Another discontented applicant raised concerns about the delay in verifying the OMR sheets, suggesting that modern technologies could expedite the process within a maximum of 15 days. They questioned the need for a committee and criticized the lengthy period it took to reach the current point, suggesting underlying issues. The applicant called on the SPSC to clarify the next steps for candidates regarding the mains examination.
Another applicant expressed concern about the application process for multiple posts, including under secretary, accounts officer, and DSP. They wondered how the SPSC plans to segregate candidates who applied for all three positions and questioned the preparation process for such individuals.
In addition to these grievances, applicants raised technical concerns regarding the machine’s acceptance of answer keys and suggested the implementation of a separate exam for the three posts. They also demanded strict vigilance from invigilators during the mains examination and proposed the involvement of assistant professors from government and private universities in the paper correction process. The applicants recommended that answer sheets disclose only the applicant’s roll number.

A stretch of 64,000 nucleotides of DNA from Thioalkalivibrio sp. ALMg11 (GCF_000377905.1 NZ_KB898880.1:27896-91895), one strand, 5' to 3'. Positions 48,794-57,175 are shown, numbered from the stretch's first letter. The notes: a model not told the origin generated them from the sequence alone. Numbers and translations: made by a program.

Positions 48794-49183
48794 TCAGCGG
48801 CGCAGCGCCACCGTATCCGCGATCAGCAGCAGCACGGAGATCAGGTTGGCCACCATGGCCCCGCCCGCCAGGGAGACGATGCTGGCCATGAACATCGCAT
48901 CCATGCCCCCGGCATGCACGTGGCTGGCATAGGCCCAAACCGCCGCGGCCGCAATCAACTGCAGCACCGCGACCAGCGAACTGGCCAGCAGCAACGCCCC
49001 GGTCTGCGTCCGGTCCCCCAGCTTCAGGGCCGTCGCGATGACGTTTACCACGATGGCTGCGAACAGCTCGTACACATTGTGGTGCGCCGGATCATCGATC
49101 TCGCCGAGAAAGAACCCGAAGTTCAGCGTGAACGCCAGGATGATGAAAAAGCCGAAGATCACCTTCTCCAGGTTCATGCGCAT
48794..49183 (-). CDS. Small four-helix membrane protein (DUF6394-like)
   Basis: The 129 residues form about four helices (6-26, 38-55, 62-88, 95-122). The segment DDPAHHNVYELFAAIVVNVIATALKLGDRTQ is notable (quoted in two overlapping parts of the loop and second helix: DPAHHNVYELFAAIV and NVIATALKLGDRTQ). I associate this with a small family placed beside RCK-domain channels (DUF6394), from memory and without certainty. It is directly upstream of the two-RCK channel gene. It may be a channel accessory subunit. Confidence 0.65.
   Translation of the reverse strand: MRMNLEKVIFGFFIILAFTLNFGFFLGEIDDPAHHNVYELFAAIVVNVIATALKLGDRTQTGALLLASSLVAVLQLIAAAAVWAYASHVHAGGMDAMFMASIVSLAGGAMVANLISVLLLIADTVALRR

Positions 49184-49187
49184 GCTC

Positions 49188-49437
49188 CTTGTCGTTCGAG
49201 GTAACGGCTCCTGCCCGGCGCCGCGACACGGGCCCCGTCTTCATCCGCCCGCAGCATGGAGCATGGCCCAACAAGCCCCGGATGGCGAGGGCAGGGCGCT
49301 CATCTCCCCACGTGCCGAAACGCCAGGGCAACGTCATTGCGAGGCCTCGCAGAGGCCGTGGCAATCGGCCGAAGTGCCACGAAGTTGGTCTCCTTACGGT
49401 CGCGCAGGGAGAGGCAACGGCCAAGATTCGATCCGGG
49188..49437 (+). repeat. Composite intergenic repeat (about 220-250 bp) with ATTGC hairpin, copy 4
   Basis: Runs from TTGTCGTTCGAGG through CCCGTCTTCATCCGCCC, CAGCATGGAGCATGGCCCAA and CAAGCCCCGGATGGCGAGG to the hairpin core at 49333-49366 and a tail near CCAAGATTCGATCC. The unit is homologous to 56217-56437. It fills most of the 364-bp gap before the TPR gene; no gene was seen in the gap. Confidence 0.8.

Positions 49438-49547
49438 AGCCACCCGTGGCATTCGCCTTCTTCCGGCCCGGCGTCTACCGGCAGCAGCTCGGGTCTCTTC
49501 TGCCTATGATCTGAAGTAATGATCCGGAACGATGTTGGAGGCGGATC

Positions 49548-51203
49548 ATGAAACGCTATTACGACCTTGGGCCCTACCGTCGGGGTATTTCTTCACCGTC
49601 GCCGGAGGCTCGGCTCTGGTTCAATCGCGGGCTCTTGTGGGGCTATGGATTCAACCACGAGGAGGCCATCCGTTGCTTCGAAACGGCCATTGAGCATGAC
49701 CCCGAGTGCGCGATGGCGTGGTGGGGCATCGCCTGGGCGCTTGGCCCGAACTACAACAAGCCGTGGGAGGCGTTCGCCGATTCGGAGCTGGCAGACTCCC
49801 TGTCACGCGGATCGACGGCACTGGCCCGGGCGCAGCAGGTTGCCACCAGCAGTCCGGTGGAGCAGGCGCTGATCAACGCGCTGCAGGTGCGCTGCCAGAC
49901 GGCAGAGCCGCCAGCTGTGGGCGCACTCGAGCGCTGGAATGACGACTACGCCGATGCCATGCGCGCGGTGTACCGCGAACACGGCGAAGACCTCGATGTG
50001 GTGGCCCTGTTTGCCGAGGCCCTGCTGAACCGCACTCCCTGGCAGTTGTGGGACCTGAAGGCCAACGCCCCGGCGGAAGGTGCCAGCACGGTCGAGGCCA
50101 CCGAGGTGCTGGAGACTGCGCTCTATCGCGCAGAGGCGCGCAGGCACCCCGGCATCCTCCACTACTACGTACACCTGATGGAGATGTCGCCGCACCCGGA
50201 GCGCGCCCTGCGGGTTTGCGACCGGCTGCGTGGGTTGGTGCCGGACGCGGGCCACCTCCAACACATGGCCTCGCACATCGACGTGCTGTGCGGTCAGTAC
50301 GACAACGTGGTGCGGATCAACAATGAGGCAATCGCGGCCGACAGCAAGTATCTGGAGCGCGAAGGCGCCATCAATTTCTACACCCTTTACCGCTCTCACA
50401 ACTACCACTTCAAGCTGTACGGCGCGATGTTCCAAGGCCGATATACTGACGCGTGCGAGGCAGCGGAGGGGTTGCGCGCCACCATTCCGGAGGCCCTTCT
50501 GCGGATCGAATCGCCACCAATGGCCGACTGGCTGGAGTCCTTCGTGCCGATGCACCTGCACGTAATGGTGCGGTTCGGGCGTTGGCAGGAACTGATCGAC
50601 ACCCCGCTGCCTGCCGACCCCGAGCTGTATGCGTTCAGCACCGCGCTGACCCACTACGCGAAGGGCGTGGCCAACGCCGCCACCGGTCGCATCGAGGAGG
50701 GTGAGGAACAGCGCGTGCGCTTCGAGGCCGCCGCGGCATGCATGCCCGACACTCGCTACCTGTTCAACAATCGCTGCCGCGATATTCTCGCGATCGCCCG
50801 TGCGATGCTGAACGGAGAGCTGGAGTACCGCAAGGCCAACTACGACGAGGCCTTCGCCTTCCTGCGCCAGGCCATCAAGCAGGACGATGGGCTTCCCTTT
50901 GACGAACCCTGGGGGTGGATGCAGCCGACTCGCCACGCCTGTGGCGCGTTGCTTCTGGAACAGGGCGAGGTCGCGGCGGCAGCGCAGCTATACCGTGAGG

Concerns and Suggestions
To minimize confusion during the examination, the applicants called for subject-wise allotment of exam centers and requested that the exams be conducted in their respective districts, as previously opted. They cited examples of other states, such as Assam and Uttar Pradesh, which have eliminated optional papers from their exam patterns. Candidates expressed concern over the shortage of optional subjects for the mains examination, highlighting the absence of subjects like home science nutrition, dietetics, public health, forestry, hospitality management, tourism, nursing, education, physical education, special education, and paramedical sciences. They also noted the lack of inclusion of local languages, despite some candidates holding master’s degrees in Rai, Limboo, and other regional languages.